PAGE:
BRUSSELS – The United States’ smartphone chipmaker Qualcomm Inc. was slapped with a 997-million-euro ($1.23 billion) antitrust fine by the European Union on Wednesday for illegal payments it made to Apple Inc. for exclusively using its chips in smartphones and other products, according to a report from Dow Jones.
The EU said Qualcomm had abused its dominant position by paying billions of dollars to Apple from 2011-2016 on the condition it wouldn’t buy from rivals, hindering other companies from competing in the market.
“These payments were not just reductions in price – they were made on the condition that Apple would exclusively use Qualcomm’s baseband chipsets in all its iPhones and iPads,” said EU antitrust chief Margrethe Vestager.
“This meant that no rival could effectively challenge Qualcomm in this market, no matter how good their products were,” she added.
Qualcomm can appeal the EU’s decision to the bloc’s highest court, though the company would still have to pay the fine and change any conduct while the court case plays out, a process that can take years.
The EU’s move Wednesday, which follows a probe opened in 2015, fits into its broader strategy to boost and improve digital markets across the bloc’s 28 member states.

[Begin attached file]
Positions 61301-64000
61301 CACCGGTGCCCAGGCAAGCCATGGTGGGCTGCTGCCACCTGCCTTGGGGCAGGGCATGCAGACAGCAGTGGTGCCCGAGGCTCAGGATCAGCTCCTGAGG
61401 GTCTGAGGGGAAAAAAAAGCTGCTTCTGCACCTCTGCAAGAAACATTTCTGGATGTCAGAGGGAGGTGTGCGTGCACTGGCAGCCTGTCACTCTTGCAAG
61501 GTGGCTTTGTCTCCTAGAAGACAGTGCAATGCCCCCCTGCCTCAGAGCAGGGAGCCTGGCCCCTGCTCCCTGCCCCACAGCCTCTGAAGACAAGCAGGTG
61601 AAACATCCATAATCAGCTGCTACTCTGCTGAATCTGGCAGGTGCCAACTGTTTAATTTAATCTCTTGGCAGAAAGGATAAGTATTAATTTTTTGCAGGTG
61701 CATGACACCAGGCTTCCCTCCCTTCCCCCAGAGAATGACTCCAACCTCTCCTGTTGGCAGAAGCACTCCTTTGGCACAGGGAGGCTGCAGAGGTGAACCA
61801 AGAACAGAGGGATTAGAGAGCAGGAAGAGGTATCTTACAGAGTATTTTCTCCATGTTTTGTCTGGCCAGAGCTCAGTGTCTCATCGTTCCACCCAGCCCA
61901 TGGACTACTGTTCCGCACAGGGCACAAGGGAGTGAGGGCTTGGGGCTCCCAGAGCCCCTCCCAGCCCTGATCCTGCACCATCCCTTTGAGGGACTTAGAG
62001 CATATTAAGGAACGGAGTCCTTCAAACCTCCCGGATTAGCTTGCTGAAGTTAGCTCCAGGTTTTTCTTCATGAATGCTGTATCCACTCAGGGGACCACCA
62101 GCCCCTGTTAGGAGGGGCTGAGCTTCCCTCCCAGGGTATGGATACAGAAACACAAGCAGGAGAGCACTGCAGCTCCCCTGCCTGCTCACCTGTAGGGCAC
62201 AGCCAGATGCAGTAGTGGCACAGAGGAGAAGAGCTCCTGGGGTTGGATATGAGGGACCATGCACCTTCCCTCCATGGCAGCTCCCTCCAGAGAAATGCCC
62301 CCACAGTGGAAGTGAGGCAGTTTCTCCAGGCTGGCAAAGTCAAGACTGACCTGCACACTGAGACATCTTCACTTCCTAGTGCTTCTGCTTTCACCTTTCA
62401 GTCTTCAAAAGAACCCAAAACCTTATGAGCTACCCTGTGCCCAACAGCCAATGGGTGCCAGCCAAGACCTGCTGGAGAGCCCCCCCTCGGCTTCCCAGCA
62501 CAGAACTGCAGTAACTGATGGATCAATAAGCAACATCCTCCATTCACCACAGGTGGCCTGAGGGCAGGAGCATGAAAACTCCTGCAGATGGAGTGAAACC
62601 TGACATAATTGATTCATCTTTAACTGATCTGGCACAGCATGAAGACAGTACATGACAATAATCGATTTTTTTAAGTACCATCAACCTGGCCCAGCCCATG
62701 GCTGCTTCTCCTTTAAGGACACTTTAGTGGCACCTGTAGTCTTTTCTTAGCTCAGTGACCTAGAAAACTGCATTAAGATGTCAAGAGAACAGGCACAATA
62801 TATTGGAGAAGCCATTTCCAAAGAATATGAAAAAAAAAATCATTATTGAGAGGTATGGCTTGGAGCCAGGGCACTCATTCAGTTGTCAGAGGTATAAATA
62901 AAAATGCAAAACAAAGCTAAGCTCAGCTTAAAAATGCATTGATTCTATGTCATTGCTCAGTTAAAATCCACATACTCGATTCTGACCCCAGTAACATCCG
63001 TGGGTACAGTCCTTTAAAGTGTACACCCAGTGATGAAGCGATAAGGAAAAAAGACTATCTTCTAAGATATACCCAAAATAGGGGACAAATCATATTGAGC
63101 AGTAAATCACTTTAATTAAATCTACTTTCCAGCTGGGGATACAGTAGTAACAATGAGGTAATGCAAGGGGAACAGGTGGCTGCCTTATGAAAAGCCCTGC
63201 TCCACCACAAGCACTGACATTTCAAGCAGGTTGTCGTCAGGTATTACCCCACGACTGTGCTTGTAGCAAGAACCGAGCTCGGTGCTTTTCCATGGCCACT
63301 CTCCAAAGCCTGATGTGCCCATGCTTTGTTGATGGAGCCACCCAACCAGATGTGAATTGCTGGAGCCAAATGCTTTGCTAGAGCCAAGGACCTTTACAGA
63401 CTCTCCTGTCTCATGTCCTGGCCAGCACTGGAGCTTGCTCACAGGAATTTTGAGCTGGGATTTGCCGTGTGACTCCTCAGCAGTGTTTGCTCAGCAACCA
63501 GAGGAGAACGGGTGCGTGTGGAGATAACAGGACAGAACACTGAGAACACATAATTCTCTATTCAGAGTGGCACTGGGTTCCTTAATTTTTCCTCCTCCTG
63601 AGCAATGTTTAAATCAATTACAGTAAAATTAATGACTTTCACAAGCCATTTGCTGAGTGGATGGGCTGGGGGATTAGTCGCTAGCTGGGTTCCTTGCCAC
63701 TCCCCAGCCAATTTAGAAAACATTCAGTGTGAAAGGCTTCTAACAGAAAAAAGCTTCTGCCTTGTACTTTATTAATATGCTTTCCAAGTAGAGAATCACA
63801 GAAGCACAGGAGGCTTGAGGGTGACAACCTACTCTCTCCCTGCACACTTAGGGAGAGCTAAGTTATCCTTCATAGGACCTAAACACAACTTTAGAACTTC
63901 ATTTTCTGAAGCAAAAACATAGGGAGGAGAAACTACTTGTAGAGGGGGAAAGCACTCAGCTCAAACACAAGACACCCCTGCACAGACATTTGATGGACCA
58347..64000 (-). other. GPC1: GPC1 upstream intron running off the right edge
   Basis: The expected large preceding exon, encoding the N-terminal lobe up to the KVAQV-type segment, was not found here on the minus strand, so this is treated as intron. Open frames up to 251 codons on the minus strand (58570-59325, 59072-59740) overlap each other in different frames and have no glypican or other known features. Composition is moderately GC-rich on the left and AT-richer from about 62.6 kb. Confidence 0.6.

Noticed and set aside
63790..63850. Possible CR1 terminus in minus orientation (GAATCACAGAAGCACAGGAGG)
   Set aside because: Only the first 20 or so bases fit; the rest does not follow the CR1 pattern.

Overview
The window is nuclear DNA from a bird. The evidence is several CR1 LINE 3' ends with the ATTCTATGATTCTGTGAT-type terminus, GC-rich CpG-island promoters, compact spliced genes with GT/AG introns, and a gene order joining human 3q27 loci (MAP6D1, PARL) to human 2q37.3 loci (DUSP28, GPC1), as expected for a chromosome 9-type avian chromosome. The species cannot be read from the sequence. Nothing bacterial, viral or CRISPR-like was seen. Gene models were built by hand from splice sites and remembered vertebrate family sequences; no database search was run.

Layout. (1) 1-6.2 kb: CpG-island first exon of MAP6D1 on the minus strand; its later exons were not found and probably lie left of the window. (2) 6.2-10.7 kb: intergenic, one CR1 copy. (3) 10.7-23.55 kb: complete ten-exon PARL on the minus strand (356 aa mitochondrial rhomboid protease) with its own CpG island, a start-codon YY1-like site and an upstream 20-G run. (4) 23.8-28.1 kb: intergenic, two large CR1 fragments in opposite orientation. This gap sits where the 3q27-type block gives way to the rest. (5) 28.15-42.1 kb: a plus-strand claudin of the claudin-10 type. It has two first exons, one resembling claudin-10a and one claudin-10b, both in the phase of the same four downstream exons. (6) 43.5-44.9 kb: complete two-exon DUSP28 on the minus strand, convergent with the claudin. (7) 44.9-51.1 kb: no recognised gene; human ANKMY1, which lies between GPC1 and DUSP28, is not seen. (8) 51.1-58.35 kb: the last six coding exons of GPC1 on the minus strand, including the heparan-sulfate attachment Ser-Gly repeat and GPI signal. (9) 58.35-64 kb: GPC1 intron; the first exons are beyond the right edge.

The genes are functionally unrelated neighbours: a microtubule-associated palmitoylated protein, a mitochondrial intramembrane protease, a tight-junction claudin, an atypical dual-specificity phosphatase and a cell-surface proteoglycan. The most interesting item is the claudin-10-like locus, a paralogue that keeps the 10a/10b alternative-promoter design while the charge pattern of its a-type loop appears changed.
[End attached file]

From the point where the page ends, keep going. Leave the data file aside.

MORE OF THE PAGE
As part of that project, the European Commission, the bloc’s executive, has pursued strict privacy rules, antitrust investigations and other rules in a bid to rein in the behavior of large US tech companies.
The fine follows a decision last week by the EU regulator to clear Qualcomm’s acquisition of NXP Semiconductors NV with conditions.
A separate EU antitrust investigation is ongoing over whether Qualcomm sold chips below cost to force a competitor, Icera Inc., out of the market.
The EU action is the latest in a string of bad news for Qualcomm, according to the Dow Jones report.
The leading vendor of communications chips for smartphones in recent years has taken fire from regulators in several countries, all alleging that it wields its market dominance to overcharge customers and thwart competitors.
Qualcomm, based in San Diego, earns most of its profits from charging handset makers royalties for using its cellular patents. Most of the government investigations so far have focused on its licensing practices.
The Taiwanese government last year fined Qualcomm $773 million over its patent practices after South Korea had imposed an $853 million fine the previous year.
China fined Qualcomm $975 million in 2015, Dow Jones added.
A suit by the US Federal Trade Commission is pending.
Qualcomm is also engaged in a legal battle with Apple following similar complaints from the iPhone maker, and the EU’s decision Wednesday is likely to encourage Apple in that fight.
Qualcomm has contested these actions, saying they are based on misconceptions and flawed legal reasoning, and that its business practices are fair and legal.
The combined attacks depressed Qualcomm’s stock price, paving the way for Broadcom Ltd.’s $105 billion hostile takeover bid last Nov.
Qualcomm has so far rejected Broadcom’s overture in what would be the biggest-ever tech deal.